Another factor to consider would be petrol,diesel or alternative fuels? Alternative fuels being Hybrid or pure Electric vehicles. Most diesel engines carry a 4% surcharge over petrol engines with the same CO2 emissions as they produce a higher amount of harmful gases. If you’re choosing between petrol and diesel for your next company car, you’ll need to work out whether or not you do enough miles in a year to make up the extra cost of a diesel engine in fuel savings for both your company and your private mileage. If a Hybrid or pure Electric vehicle would suit your day to day business needs and you have access to a charging point, then one of these as a company car could benefit you highly and reduce your company car tax. The Treasury has confirmed that company car drivers who choose an emissions-free electric fleet model will pay no benefit-in-kind (BIK) tax for the year as part of new efforts to encourage motorists to switch to green vehicles.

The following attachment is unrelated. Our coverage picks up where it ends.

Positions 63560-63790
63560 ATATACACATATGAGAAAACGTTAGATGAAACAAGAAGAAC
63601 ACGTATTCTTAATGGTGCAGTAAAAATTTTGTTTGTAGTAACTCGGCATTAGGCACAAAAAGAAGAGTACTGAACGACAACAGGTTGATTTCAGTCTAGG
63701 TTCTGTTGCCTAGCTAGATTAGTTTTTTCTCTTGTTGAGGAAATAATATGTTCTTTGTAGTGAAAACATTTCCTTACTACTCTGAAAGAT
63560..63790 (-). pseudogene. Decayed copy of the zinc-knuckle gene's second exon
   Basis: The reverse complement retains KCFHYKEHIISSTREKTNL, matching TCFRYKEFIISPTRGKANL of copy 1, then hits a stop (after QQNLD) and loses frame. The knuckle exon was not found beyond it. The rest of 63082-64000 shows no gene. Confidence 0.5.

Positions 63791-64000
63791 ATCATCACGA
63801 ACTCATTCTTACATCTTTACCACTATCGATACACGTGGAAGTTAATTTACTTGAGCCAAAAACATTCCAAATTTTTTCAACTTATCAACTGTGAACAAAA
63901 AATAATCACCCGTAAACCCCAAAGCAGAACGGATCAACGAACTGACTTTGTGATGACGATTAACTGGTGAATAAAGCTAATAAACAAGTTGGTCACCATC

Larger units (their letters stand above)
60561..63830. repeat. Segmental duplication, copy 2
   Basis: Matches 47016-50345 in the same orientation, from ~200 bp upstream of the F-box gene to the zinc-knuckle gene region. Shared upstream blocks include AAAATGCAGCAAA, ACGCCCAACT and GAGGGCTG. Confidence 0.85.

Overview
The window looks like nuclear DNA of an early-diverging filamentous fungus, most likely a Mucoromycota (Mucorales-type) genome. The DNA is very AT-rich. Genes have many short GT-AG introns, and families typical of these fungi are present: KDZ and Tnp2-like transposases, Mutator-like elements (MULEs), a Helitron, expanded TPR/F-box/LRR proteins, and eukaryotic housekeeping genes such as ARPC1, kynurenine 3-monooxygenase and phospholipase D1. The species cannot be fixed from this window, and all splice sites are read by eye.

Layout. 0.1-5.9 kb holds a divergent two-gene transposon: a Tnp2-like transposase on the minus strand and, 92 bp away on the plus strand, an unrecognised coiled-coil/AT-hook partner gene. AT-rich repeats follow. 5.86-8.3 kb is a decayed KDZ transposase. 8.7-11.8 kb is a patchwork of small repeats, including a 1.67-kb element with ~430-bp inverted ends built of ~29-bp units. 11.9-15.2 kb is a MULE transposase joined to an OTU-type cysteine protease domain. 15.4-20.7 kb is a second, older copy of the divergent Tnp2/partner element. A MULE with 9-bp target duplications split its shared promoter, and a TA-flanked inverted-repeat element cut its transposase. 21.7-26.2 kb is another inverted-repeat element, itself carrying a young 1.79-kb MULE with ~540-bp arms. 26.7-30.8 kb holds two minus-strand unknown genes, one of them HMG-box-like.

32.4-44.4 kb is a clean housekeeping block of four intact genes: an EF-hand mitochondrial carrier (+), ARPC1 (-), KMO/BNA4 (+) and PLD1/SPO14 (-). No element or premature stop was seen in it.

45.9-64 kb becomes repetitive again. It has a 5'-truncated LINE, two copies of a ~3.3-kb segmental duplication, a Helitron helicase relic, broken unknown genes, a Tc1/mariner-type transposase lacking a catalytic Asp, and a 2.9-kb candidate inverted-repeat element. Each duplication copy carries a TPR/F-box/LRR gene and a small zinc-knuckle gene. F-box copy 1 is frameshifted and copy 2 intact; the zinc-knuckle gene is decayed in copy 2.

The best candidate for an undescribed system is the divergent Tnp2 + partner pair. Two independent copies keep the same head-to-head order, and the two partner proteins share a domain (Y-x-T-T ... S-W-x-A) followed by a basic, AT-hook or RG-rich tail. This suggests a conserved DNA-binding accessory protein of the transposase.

If you make the jump to electric models you will pay zero company car tax for the year from April 2020, one per cent tax from April 2021 and two per cent BIK from April 2022, the Government confirmed.
The measures are designed to increase the uptake of fully electric vehicles among fleets, which contribute to almost six in 10 new car registrations in the UK.
However, electric vehicles are not for everyone and can be on the expensive side. There are many reasons why you might prefer petrol or diesel with one of the biggest concerns being range anxiety.
When you’re thinking about getting your new company car it’s also worth considering whether getting a company van would be more tax-efficient for you and your business. Although there is still that anxiety for commercial vehicles around infrastructure and suitability – take your time to consider your options..
There are plenty of ULEV’s and Electric Vehicles to choose from that could save you a bundle on BIK and NI: